Soviet Union disintegration has become a real disaster for most post-soviet countries and a big challenge for their elites. We cannot say yet that all of them have successfully undergone transition, but some important experience already exists.
Growth, reforms and transition in contemporary world
The world is changing. The leaders in economic sphere are shifting: Asia is becoming more influential. This is undoubtable in terms of economic development, a fact that no one can rightfully deny.
On the contrary, post-soviet countries, that have passed the transition, were in a long period of recession, caused by this transformation. It took from 4 (Armenia) to 10 (Ukraine) years for these countries to recover and start developing. Through this period GDP in some of them declined twice (or even more: Moldova, Georgia, Ukraine, Armenia, Azerbaijan, Tajikistan) in comparison with the soviet period.
One of the main reason of such dramatic results was the absence of strategic, long-term plan or any other system program of reforms and transition. Addressing to these plans and programs we mean public strategies and official documents, that reflect real political consensus and can be implemented in public administration. We also should keep in mind such specific features of post-soviet politics, like high influence of informal institutions and mechanism, which is often connected with neo-patrimonial type of political relations and so-called “hybrid” character of political regime and institutions.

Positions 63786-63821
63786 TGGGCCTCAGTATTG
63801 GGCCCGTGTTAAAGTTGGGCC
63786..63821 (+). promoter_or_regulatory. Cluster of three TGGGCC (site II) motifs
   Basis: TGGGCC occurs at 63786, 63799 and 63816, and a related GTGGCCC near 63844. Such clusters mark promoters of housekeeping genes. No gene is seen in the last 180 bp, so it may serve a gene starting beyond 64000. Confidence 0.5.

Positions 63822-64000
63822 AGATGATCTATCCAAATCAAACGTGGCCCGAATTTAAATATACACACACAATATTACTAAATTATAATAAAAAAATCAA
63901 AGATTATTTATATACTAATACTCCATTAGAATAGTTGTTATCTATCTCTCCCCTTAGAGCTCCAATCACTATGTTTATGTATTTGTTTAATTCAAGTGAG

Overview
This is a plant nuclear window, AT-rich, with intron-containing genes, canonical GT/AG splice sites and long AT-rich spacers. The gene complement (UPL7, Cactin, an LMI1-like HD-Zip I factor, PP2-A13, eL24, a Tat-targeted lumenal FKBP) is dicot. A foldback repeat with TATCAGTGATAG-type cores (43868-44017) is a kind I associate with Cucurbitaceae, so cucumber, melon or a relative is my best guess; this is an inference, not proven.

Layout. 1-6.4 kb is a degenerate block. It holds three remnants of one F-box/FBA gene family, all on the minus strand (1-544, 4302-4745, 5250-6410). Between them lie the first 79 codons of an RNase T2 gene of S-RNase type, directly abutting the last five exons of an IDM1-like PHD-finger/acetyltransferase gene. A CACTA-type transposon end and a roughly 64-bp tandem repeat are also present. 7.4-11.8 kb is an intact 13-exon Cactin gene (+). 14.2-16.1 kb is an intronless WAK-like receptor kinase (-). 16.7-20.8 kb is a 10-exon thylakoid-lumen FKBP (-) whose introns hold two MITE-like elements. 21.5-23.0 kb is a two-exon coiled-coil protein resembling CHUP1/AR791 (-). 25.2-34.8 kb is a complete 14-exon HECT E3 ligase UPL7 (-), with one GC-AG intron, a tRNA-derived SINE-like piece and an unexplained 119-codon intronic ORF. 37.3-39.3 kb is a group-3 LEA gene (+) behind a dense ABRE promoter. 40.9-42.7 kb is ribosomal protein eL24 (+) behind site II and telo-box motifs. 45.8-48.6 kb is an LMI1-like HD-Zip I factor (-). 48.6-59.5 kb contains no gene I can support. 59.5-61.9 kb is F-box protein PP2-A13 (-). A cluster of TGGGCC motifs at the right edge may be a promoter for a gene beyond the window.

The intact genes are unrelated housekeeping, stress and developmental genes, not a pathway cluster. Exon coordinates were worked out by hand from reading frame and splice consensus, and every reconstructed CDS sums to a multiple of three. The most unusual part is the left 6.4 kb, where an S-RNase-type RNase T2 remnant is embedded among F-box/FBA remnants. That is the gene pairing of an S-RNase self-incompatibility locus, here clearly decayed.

Post-communist transition was oriented to the West as an attractor and an ideal, and also was supported by Western countries and international institutions. Now, when western countries are declining in economic sphere and struggling with new problems in internal politics, like populism and separatism, all the Post-Soviet countries are meeting a new challenge – how to deal with Asia. Its well-known, that Asian success almost in all cases was based on strategic plans in economy and has its so-called “specific features” in political sphere, sometimes looking like similar to the post-soviet ones. Can their policies be harmonized, for example within the Chinese Belt and Road Initiative?
”Planning” as a forbidden word in a transition epoch
After the Soviet Union disintegration “planning” in terms of the state activity in economic sphere has become almost forbidden word. Planning in socio-economic sphere was closely associated with so-called “totalitarian” administrative system (administrativno-komandnaya sistema), that is why all the attempts to save or modify it were proclaimed as revisionism.
Radical reforms in economic sphere, initiated after the collapse of the USSR, declared the dismantling of the state planning system, which was to be changed by new, more perfect “market” mechanisms.
For a long period of time the word “planning” could not be pronounced in public policy in Russia. The history of the Federal Law ”On state forecasting and programs of socio-economic development in Russian Federation”, adopted in 1995 was good illustration of this thesis – with no word on planning either in the name or in any norm: only forecasting and development of the state programs.